AML: HMRC flexes enforcement muscle to the tune of £7.8 million
Stephanie Code and Jonathan Smith represented Mr K, who pursued a clinical negligence claim after the death of his wife following a failure to diagnose and treat her condition of Thrombotic Thrombocytopenic Purpura (TTP). Mrs K was survived by her husband and 9 month old daughter.
Mr K’s 34 year old wife was admitted to hospital complaining of unexplained bruising, vomiting and nausea. During his wife’s admission, Mr K was aware that she was more ill than her doctors seemed to realise and had to argue with treating staff not to discharge her. His wife’s condition was capable of treatment, but the diagnosis was missed until a few days later by which time it was too late to save her. Unfortunately, she died just under two weeks after her first admission to hospital.
Mr K initially complained to the NHS Trust. The Trust did not admit liability and emphasised the rarity of the condition and the non-specific nature of the symptoms. The claimant reluctantly decided to pursue litigation and instructed Stephanie Code to launch a claim to investigate his wife’s death.
The claim was complicated by the fact that Mr K had suffered a spinal injury as a result of a road traffic accident when he was younger. As a result of this accident Mr K’s wife had provided him with the extra care and support that he needed. A claim was made in relation to this which the defendant argued would amount to “double recovery” because it had formed the basis of an earlier personal injury claim brought by Mr K for a spinal injury. The extent of the award for this was not specified but formed part of the financial settlement.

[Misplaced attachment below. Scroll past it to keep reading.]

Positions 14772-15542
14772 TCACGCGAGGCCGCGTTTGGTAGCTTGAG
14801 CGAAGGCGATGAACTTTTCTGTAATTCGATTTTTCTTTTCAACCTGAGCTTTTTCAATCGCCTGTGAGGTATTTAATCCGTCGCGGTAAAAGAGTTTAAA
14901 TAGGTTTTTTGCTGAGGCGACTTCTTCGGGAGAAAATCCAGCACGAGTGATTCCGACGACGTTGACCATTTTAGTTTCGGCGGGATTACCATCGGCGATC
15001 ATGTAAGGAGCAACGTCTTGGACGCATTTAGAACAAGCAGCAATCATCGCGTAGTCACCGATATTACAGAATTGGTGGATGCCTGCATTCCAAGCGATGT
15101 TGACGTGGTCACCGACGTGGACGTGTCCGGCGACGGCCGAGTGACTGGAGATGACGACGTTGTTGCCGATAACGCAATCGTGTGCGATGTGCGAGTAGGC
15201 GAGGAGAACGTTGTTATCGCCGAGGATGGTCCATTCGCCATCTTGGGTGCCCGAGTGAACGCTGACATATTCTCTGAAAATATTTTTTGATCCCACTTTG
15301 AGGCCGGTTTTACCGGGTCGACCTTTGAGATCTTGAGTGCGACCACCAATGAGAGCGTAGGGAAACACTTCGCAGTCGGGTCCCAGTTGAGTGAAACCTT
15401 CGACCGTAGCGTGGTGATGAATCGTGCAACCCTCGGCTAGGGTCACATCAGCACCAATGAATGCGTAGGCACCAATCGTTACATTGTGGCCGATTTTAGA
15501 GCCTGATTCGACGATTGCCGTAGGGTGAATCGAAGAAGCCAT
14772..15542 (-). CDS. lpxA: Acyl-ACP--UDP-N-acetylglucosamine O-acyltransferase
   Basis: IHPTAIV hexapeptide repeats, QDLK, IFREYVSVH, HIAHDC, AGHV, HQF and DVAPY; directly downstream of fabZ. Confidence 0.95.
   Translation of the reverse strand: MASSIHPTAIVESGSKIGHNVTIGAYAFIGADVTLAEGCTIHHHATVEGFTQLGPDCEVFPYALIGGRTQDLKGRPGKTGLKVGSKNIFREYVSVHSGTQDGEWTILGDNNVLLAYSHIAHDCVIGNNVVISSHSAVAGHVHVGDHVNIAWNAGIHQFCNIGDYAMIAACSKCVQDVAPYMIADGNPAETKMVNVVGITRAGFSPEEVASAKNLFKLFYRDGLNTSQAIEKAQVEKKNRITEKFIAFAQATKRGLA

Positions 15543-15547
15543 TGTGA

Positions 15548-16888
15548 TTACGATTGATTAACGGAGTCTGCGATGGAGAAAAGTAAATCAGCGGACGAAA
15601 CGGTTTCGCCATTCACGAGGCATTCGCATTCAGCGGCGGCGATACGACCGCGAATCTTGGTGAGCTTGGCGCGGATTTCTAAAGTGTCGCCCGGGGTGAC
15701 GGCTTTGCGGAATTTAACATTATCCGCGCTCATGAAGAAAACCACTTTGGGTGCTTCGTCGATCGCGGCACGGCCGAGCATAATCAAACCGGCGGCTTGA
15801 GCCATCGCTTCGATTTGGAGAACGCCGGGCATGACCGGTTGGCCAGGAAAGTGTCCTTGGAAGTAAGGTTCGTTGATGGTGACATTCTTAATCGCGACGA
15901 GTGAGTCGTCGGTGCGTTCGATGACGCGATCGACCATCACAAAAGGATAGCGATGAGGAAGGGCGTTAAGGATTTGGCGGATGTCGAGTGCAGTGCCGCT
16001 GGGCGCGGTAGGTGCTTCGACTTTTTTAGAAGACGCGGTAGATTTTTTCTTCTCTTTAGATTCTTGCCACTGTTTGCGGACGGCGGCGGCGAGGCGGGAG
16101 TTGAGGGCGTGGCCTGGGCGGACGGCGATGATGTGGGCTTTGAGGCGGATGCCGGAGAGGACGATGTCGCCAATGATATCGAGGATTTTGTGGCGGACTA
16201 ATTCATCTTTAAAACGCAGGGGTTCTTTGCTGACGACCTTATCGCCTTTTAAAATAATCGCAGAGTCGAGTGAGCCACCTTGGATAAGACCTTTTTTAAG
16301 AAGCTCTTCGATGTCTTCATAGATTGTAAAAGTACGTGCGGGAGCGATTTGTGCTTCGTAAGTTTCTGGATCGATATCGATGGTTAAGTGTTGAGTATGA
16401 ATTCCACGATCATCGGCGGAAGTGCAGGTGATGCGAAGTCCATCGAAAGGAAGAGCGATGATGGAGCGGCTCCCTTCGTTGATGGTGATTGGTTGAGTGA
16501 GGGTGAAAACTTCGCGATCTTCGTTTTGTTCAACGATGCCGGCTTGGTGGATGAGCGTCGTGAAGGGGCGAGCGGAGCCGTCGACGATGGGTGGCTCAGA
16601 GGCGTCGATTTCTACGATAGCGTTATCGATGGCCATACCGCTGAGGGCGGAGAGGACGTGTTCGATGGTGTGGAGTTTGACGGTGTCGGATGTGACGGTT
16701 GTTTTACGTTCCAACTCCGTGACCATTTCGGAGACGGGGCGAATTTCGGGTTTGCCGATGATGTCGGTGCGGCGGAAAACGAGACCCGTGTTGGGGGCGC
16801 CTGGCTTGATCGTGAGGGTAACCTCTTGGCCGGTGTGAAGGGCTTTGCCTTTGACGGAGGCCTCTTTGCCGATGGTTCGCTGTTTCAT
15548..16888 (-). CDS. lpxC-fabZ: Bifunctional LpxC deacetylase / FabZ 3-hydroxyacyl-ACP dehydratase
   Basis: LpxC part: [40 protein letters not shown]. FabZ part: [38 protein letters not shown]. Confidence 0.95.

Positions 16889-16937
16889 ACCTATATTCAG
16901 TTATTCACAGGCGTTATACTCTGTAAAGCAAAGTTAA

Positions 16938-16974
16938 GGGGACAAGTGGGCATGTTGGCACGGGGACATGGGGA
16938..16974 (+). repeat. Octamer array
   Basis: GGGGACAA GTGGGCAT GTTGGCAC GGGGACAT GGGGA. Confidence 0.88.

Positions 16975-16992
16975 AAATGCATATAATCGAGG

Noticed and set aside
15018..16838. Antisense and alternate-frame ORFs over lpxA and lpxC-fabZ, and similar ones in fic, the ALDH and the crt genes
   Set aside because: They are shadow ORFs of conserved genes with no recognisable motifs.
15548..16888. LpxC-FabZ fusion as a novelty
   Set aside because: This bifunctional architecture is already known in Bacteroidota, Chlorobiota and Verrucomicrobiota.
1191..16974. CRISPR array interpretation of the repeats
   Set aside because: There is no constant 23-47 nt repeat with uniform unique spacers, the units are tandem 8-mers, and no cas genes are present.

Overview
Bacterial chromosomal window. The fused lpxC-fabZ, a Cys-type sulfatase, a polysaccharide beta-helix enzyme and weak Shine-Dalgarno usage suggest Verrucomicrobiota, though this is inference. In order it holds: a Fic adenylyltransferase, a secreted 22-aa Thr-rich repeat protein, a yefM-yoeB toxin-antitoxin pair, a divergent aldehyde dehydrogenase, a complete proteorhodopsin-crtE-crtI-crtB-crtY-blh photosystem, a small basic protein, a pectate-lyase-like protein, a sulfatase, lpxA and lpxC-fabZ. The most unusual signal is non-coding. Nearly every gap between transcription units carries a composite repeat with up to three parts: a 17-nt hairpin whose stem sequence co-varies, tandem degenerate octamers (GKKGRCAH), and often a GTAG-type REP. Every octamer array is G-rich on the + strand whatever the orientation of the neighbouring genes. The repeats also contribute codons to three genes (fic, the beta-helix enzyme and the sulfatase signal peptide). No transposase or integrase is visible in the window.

Kingsley Napley was able to secure a settlement for Mr K and his daughter during mediation of £560,000 in respect of the lost care and services that his wife would have provided had she not died. The mediation also afforded the claimant the opportunity to hear reassurances from the defendant about changes that had been made in relation to patient care at the Trust.
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